In order to mimic starvation, 3T3-L1 adipocytes were cultured in HBSS for 6 h, which resulted in a mild increase in Dio3 mRNA expression (Fig. 6A). To investigate the determinants of the fasting-induced D3 expression in adipose tissue, we stimulated 3T3-L1 adipocytes with the mTOR inhibitors torin and rapamycin for 24 h. Both mTOR inhibitors induced a 2- to 3-fold increase in Dio3 mRNA expression (Fig. 6B). Activation of 5′-AMP protein kinase (AMPK) resulting from low energy status has been implicated in the fasting induced inhibition of mTOR (23). To mimic this, we treated cells with AICAR, a synthetic AMPK activator. However, treatment with AICAR for 24 h did not result in increased Dio3 mRNA expression (Fig. 6C).

Figure 6
Figure 6

Relative mRNA expression of Dio3 in 3T3-L1 adipocytes. (A) 3T3-L1 adipocytes were cultured in control medium or Hanks Balanced salt solution (HBSS) for 6 h (n = 3). (B) Stimulation of 3T3-L1 adipocytes with 200 nM torin and 200 nM rapamycine for 24 h (n = 3). (C) Stimulation of 3T3-L1 adipocytes with 2 mM AICAR for 24 h (n = 1). (D) Stimulation of 3T3-L1 adipocytes with 100 μM of cobalt chloride (CoCl2) (black bars), compared to control cells (white bars) for 8, 16 or 24 h (n = 3). Mean values ± s.e.m. of pooled relative data of independent experiments are shown, n represents the number of independent experiments, each experiment consists of six values per group. P values represent the effect of treatment as analyzed by one-way ANOVA. Symbols indicate the differences between groups as analyzed by Mann–Whitney U test (***P ≤ 0.001).

Citation: Endocrine Connections 9, 6; 10.1530/EC-20-0189

HIF1α is a potent inducer of D3; we therefore treated 3T3-L1 adipocytes with cobalt chloride (CoCl2), thereby chemically mimicking hypoxia. CoCl2 is a potent chemical hypoxia inducer; mRNA expression of PGK1, an oxygen-dependent gene, increased markedly after stimulation (controls: 2.19 ± 0,29, CoCl2 10.66 ± 1.56). CoCl2 treatment also induced the expression of the HIF1α target gene Glut1 (data not shown), however, no effect of CoCl2 was seen on Dio3 mRNA expression (Fig. 6D) in adipocytes.

Discussion

The effect of the fasting-induced increase in D3 on systemic TH levels has been studied by Galton et al.; they observed in D3-deficient mice compared to WT a blunted decrease of serum T4 and T3 levels during fasting showing that the systemic changes in thyroid hormone concentrations during food deprivation are indeed party mediated by D3 (24). In the present study, we focus on the mechanisms involved in the fasting-induced D3 increase in both liver and adipose tissue. Using both an in vivo and an in vitro approach, we reveal an important role of mTOR in the upregulation of D3 in WAT and liver during fasting, while CAR plays a role in the fasting-induced D3 increase in the liver.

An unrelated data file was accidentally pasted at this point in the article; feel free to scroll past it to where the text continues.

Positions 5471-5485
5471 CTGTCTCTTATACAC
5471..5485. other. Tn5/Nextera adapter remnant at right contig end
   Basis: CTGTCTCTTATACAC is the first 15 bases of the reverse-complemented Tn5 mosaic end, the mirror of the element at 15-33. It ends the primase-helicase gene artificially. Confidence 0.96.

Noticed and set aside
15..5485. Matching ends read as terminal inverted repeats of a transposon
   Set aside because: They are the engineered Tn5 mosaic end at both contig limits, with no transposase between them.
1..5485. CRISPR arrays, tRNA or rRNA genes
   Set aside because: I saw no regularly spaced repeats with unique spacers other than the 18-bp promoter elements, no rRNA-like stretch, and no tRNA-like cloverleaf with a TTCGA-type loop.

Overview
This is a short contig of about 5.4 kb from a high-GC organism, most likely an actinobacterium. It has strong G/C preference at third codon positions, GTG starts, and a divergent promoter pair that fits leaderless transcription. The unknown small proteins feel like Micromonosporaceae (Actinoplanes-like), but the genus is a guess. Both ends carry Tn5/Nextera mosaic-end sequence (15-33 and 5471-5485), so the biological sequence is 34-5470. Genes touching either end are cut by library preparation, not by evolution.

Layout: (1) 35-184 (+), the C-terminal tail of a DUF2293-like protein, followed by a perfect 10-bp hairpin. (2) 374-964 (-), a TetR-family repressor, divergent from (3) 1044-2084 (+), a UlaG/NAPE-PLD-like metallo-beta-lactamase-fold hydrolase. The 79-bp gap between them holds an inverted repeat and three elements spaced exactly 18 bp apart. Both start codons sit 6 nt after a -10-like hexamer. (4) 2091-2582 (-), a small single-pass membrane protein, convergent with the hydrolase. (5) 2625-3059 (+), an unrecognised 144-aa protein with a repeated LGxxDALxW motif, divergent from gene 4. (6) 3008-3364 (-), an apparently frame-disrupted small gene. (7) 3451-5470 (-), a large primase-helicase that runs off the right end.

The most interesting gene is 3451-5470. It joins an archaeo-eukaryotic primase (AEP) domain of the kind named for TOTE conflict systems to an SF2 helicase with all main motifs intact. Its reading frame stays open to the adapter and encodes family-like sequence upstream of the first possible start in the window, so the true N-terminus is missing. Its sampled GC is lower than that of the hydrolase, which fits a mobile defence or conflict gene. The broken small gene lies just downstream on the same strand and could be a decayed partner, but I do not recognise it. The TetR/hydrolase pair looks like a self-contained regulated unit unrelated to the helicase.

The mechanism involved in the fasting-induced D3 increase in liver

Fasting affects a variety of humoral factors and metabolic pathways. Secretion of leptin from WAT is decreased, glucose and insulin levels are low, and the concentrations of free fatty acids in the blood rise (25). Changes in circulating factors are sensed by cells, where these inputs converge on mTOR (26) and are integrated to lead to appropriate metabolic responses. As we previously showed that leptin is able to restore fasting-induced increased Dio3 mRNA expression in the liver (7), the involvement of metabolic pathways in D3 regulation is likely. We therefore first evaluated the role of mTOR in Dio3 mRNA expression and activity in primary rat hepatocytes. mTOR is important in many (patho)physiological conditions as it coordinates a variety of mitogenic and metabolic pathways. mTOR is assembled with various other proteins, forming mTORC1 when assembled with raptor and mTORC2 when assembled with rictor. mTORC1 regulates the synthesis of proteins that are essential for cell growth. In order to maintain this function, it is important that mTOR senses available energy to prevent energy demanding processes in the cell during fasting (26). Many energy-sensing mechanisms converge on mTORC1, for example, 5′-AMP protein kinase (AMPK) which is activated when ATP levels are low (27). In addition, mTORC1 responds to nutrient availability by sensing amino acids (28) and mTOR signaling is also intertwined with leptin and insulin signaling since both leptin and insulin have the ability to activate mTOR (29). Taken together, mTOR function is inhibited during shortage of energy and thereby an important integrator of energy-sensing signals.